Winter is the perfect time to figure out that information. Bonus—you can then use that information to make a menu plan that will help you to most effectively and efficiently use what you already have in your freezer and on your shelves.

Looking for more winter projects for the kitchen? Winter is also a great time to catch up on some baking. If you have room in your freezer and aren’t planning on butchering soon, why not bake a few batches of bread? Bread freezes well, and it’s always nice to have an extra loaf of home baked goodness that you can pull out of the freezer when you don’t have time to bake it fresh.

Waiting for spring to come to the homestead? Here are seven winter projects to keep you busy while you wait for warmer weather.

Did you stick some tomatoes in the freezer when you couldn’t keep up with how fast your garden was providing them to you?  (Jess from The 104 Homestead has a great trick for this!) Now is the perfect time to pull those tomatoes out and can some salsa or spaghetti sauce—the processing will also add humidity and heat to your house.

3. Order seeds, plan your garden

The seed catalogs arrive and homestead gardeners all breathe a collective sigh of satisfaction. This has to be one of our favorite winter projects, right?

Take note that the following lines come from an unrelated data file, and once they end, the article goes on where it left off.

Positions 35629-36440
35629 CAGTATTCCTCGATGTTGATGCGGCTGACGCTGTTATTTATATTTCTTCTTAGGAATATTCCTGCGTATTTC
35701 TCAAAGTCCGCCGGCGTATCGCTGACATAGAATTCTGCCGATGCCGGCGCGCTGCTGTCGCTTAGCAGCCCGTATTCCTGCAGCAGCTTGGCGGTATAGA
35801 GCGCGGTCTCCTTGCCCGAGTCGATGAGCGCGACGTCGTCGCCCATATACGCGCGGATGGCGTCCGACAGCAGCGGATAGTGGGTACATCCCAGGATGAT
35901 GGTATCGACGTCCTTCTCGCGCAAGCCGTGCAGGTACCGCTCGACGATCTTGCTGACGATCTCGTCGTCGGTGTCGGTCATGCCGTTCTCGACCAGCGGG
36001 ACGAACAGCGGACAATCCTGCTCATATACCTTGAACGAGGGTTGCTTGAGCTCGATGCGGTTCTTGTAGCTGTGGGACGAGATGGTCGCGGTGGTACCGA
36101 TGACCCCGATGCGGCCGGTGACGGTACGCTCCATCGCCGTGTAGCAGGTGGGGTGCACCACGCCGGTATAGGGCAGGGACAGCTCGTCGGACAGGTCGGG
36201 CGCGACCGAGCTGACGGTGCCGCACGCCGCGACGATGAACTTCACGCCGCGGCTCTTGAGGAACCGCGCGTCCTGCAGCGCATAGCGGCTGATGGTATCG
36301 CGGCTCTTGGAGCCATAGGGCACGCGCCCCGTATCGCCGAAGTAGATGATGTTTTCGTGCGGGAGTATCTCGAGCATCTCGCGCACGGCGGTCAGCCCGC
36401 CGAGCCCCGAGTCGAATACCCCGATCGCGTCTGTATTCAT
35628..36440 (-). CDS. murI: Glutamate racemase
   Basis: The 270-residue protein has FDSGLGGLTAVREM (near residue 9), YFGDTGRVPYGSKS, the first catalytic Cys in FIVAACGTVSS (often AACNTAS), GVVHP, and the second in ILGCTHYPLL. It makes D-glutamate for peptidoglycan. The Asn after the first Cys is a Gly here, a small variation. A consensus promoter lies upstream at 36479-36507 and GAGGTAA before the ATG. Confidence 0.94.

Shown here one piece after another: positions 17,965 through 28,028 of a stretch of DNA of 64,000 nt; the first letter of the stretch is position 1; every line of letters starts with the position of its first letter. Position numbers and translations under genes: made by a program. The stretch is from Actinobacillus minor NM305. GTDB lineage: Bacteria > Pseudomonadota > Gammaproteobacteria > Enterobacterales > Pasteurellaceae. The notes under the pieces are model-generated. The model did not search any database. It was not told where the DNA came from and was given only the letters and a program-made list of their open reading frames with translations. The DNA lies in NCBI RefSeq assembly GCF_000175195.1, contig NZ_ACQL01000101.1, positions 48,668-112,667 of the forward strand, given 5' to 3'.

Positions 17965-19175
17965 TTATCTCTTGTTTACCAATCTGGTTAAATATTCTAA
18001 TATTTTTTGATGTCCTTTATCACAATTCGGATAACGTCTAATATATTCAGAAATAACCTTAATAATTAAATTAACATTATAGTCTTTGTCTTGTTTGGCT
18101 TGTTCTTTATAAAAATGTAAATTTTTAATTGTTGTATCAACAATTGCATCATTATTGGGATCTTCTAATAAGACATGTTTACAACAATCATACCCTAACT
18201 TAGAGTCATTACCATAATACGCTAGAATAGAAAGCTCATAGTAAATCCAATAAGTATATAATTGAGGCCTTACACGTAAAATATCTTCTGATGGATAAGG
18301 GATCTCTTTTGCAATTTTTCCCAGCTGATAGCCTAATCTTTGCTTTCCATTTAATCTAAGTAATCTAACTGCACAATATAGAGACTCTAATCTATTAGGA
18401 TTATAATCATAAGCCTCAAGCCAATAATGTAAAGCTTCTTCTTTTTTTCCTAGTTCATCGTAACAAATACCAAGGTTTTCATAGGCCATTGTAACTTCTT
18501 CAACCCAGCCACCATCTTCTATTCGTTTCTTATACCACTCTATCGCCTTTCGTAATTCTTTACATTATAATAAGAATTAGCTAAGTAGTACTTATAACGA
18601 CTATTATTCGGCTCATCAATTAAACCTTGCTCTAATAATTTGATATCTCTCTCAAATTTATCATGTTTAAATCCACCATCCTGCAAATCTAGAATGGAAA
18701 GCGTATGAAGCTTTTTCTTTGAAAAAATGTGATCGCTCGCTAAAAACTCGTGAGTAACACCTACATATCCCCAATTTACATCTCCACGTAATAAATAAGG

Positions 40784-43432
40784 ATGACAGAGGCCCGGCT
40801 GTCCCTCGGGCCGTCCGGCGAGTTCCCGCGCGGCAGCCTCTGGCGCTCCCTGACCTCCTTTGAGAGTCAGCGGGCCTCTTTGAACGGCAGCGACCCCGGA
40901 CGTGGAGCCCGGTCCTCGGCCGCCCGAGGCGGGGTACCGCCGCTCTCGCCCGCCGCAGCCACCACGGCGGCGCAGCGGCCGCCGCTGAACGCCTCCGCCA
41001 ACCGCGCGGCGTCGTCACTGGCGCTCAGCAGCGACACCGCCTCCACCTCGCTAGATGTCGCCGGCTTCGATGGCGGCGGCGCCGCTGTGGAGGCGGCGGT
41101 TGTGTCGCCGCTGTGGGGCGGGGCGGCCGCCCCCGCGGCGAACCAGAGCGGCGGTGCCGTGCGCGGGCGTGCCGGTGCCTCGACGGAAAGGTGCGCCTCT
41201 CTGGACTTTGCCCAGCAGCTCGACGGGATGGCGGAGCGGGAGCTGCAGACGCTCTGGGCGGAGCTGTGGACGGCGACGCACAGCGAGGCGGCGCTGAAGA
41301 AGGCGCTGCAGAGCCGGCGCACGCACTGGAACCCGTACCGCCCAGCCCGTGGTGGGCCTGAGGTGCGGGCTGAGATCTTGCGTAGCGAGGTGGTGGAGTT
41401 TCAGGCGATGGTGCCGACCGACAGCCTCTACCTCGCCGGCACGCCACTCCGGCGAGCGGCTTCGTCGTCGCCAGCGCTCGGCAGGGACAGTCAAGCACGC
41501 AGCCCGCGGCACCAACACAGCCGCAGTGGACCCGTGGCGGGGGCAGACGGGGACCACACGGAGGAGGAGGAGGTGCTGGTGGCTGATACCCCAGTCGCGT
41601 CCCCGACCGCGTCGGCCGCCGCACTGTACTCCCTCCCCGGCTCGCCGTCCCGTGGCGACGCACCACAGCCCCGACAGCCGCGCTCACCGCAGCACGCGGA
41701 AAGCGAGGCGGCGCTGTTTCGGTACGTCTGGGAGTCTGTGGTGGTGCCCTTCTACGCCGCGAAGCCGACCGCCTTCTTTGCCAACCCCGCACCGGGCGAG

Look through those catalogs and order your seeds—don’t forget this part! It’s fun to look and dream, but if you wait too long to order those seeds that you’re dreaming about, you run the risk of trying to order something the company has already run out of.

Make a plan for where those seeds are going to go in your garden, and while you’re at it, figure out what you still need. If you’re not starting seeds, you may still need to buy pepper or tomato plants.

Did you not have luck with the tomato cages you had last year? Do you need to replace one of your hoses? Were you going to try out some new gardening gloves? Thinking of attempting black plastic mulch?

Will your garden be bigger? Smaller? Do you need a second one? Do you need to move the one you have?